- “Vape pens can deliver greater doses of nicotine because they use nicotine salts, which are smoother to inhale. Add in tempting flavors like “I love cookies” and “Unicorn milk,” and tobacco’s harsh flavor is almost completely obscured, making it easier to use the devices frequently and to get addicted faster.” Wired’s Sara Harrison reports on the highly addictive nature of e-cigarettes and why they can be harder to quit than cigarettes. Harrison also plumbs the gap in research needed to develop appropriate guidelines to help tobacco control programs assist addicted vapers in weaning themselves from nicotine.
- “People who only eat “clean” foods miss critical nutrients from the foods they cut out or don't consume enough calories. It could become a health hazard and ultimately, it can be fatal.” NPR’s April Fulton draws attention to the “fairly recent phenomenon” of orthorexia – the obsessive pursuit and consumption of an ostensibly healthy diet.
- “And I think, you know, just knowing that things don’t last forever and how important sort of all of these little things are and building memories with [my daughter] – I think it's definitely true that I've become a little bit more of an emotional mother, I think, in the wake of my breast cancer experience, and really want to be present for as much as possible because I understand that life is finite.” In conversation with NPR's Noel King, cancer survivor and science writer Kate Pickert shares the story of her fight with the disease and talks about her new book, Radical: The Science, Culture, and History of Breast Cancer in America.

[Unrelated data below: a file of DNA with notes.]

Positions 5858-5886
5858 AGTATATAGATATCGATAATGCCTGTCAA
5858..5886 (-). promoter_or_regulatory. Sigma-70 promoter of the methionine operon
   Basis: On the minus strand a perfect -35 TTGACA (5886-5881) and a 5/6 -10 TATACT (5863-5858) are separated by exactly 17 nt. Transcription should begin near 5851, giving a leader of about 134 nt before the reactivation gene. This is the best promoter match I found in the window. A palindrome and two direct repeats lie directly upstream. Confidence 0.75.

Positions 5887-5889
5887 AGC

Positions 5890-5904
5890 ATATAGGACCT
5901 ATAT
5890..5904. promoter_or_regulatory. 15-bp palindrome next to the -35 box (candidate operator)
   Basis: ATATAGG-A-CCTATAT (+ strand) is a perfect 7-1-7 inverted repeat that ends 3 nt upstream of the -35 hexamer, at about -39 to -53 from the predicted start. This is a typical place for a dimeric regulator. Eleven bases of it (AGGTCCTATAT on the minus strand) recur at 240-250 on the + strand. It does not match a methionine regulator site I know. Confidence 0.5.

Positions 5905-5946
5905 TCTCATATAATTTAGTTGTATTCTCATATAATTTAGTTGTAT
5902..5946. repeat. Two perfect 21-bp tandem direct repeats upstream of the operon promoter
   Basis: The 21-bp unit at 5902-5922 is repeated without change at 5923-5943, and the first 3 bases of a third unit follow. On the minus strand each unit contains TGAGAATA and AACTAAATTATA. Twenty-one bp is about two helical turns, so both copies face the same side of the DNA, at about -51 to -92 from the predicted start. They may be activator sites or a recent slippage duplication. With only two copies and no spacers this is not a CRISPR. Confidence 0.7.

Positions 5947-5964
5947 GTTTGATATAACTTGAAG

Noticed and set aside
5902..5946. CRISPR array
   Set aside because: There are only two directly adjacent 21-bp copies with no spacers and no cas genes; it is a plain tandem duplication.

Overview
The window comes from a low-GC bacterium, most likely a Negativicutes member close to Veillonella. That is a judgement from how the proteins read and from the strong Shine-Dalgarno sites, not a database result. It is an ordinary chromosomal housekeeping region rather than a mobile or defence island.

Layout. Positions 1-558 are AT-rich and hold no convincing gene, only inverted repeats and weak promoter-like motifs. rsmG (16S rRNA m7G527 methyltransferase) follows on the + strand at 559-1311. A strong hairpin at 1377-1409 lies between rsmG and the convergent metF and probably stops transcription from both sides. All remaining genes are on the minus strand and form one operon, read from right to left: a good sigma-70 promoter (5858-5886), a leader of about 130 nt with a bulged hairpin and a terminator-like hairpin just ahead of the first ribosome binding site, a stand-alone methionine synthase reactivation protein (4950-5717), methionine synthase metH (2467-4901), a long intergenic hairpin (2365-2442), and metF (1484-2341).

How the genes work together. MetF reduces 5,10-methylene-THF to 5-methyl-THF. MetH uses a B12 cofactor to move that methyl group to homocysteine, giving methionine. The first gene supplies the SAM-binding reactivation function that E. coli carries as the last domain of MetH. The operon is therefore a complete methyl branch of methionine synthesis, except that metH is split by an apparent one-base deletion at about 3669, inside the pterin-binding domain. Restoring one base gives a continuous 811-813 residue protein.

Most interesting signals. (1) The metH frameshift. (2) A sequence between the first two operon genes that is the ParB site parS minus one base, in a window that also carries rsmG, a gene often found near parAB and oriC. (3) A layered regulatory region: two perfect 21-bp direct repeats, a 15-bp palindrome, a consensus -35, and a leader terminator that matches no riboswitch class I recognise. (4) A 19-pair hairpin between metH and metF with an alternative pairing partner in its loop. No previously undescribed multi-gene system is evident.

- “We’ve had Uber and Lyft members… end up in homeless shelters for six months at a time, to drivers talking about food scarcity, to people living in their cars and sleeping at the airports overnight. We saw such high levels of depression and despair, and eventually we started to see the suicides.” Fast Company’s Katharine Schwab quotes New York Taxi Workers Alliance executive director Bhairavi Desai’s recent panel discussion at NYU’s AI Now Symposium, underlining how some Lyft, Uber, and other app-based driving service workers live in poverty and experience despondency due to the low-paying business models of rideshare companies.
Communications & Digital Society
- In a recent tweetorial, pediatric allergy/asthma specialist Dr. Dave Stukus details his rendezvous with Dr. Google after looking up potential causes for a sudden excess of afflatus and his subsequent trip down a rabbit hole of misinformation engineered to drive unwitting users toward a bevy of products and services touted as treatments for various pseudomedical conditions.